Rather predictably, there have been a lot of critics posting sniffy reviews of Baywatch, but I can’t help thinking that they may have missed the point.
This was never pretending to be Shakespeare. It doesn’t claim to have Scorese levels of direction, Aaron Sorkin dialogue or Michael Bay style special effects. It never set out to be a modern classic that will sweep the board at the Oscars and take pride of place in your DVD collection.
This is a Baywatch movie, and it doesn’t try to be anything else. You get everything you would expect: tight swimsuits, sun drenched locations, rippling biceps, slow motion running and lots of heroic splashing about and saving people. You even get Pamela Anderson and David Hasselhoff, albeit very briefly.
We were probably the only people in the audience who were even born when Baywatch first graced our Saturday teatime TV screens in 1989, but the iconic red, high cut costumes, wooden beach towers and float-on-a-rope trailing out behind a hunky lifeguard sprinting along the beach, have passed into popular culture so much that everyone knew what they were in for.
This is a fun summer crime caper, with added TV pedigree, and while it won’t change your life, it will keep you a lot more entertained for its two hour run time than the critics would have you believe. The gags are funny, if sometimes a touch too ‘American Pie’ in their subject matter, the characters are likeable (although it has to be said the female characters could have had more to say), and the messages of teamwork, redemption and good guys beating the bad guys all work well.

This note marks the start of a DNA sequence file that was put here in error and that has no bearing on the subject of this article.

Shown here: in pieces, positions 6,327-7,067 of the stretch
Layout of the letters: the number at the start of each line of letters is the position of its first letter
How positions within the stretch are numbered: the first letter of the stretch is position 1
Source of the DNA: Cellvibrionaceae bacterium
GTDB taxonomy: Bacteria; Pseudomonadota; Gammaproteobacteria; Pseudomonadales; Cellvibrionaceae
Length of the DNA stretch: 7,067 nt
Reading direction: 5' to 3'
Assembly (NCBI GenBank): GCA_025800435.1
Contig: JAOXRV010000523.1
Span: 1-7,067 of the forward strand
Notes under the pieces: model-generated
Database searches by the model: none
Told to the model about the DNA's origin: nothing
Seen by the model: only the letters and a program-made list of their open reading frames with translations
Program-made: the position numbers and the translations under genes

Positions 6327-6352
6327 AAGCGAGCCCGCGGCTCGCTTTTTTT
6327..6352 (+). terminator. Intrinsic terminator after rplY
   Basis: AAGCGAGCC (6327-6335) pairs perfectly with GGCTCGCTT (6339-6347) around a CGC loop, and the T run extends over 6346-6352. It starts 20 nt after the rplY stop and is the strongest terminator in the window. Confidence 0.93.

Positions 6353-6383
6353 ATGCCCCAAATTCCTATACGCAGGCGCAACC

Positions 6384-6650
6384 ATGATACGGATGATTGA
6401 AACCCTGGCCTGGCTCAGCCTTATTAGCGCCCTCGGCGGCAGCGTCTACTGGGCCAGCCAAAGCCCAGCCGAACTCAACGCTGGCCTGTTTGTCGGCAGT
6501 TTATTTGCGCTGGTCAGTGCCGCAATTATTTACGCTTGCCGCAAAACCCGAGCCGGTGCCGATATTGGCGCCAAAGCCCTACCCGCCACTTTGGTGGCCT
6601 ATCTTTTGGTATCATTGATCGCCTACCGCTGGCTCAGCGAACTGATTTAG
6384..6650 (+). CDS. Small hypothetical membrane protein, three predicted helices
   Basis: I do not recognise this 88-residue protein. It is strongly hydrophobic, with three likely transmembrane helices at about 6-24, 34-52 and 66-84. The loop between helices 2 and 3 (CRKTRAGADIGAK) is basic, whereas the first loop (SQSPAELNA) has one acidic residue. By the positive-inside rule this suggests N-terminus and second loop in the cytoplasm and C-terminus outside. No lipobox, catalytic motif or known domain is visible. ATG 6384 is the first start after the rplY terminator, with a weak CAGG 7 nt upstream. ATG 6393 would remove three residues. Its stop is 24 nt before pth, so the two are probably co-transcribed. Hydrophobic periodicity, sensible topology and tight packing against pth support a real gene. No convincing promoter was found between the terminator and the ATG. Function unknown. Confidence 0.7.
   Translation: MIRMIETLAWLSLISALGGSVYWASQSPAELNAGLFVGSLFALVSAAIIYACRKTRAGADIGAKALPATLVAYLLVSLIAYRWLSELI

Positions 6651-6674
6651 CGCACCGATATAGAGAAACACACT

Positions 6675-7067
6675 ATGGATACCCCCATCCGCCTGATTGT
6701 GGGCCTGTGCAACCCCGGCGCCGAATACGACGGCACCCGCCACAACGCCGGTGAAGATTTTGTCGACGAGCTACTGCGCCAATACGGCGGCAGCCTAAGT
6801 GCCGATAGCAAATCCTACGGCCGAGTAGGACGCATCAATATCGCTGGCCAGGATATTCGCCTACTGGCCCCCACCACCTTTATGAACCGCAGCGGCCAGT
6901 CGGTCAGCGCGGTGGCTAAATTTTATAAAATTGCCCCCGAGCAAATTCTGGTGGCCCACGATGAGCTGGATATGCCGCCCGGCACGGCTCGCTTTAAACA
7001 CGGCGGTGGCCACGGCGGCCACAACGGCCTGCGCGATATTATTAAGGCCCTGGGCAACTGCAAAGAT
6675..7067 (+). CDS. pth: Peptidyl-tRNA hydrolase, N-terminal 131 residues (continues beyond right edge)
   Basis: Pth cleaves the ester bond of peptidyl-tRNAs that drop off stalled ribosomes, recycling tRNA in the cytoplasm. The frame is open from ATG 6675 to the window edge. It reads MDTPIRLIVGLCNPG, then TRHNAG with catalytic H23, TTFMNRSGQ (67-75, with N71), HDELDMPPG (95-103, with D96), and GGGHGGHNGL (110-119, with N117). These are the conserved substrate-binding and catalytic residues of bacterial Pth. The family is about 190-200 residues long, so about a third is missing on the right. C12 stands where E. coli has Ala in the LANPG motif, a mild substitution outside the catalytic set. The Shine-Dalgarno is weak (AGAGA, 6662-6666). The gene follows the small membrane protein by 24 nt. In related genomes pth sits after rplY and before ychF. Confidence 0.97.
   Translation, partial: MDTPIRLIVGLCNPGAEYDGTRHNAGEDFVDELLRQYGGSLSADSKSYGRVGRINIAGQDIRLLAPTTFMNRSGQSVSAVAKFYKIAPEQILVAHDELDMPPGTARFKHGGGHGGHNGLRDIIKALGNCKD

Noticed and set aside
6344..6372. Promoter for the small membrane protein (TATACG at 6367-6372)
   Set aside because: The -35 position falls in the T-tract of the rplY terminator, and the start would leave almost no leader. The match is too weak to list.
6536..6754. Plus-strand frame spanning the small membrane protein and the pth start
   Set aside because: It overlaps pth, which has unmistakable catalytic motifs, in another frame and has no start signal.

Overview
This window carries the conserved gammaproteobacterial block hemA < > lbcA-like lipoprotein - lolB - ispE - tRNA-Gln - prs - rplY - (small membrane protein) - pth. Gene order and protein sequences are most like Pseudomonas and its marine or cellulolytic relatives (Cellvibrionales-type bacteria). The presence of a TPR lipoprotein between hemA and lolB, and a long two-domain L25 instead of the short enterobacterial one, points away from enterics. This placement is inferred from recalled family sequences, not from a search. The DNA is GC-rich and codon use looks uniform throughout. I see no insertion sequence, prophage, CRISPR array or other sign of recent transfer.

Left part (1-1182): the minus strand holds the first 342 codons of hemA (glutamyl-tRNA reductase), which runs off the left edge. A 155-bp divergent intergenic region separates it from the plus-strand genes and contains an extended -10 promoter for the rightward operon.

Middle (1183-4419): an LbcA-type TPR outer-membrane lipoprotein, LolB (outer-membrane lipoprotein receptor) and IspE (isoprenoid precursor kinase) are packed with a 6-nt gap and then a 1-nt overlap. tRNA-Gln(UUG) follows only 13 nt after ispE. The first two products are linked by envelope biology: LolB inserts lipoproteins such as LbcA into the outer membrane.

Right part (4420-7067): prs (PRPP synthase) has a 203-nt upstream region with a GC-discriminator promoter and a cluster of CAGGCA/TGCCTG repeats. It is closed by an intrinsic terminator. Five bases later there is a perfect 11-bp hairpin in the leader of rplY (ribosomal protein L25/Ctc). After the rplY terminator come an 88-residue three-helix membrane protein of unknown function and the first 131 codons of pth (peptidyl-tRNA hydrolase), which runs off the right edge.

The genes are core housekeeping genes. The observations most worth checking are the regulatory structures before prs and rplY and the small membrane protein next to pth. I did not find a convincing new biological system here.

Perhaps most importantly, this is a film that knows what it wants to be, and isn’t afraid to stick with it. Far too many recent films have been tonally all over the place, leaving you unsure whether to laugh or cry. ‘Snatched’ tried to blend comedy with drama and failed at both. ‘The Promise’ tried to be both romance and historical epic, and while both worked in their own way, the two ideas never really gelled together. Even the epic ‘King Arthur: Legend of the Sword’ swung wildly from Guy Ritchie East End knockabout to full on superhero conflict.
Whatever faults Baywatch may have, and there are many, at least it knows its tone and knows its audience, and it stays true to both from start to finish. Its tongue is firmly in its cheek throughout and it knows its place – even taking time to mock the plots of the original as sounding like something from a cheesy TV show.
You won’t see Dwayne Johnson collecting an Academy Award next February, and it’s unlikely that Baywatch will be featuring in The Light’s carefully curated ‘Too Good To Miss’ selection. But that doesn’t make it a bad film. And when you look at the depths plumbed by other reboots, such as the appalling ‘CHiPs’, or undo all that expensive therapy by making yourself remember Zac Efron’s previous outing in ‘Bad Grandpa’, it starts to look a whole lot better.
So leave the critics to their Cannes reviews, check your cynicism at the door, and let yourself enjoy some laughs, some excitement and some beautiful people in an exotic location. After all, isn’t that what going to the cinema is all about sometimes?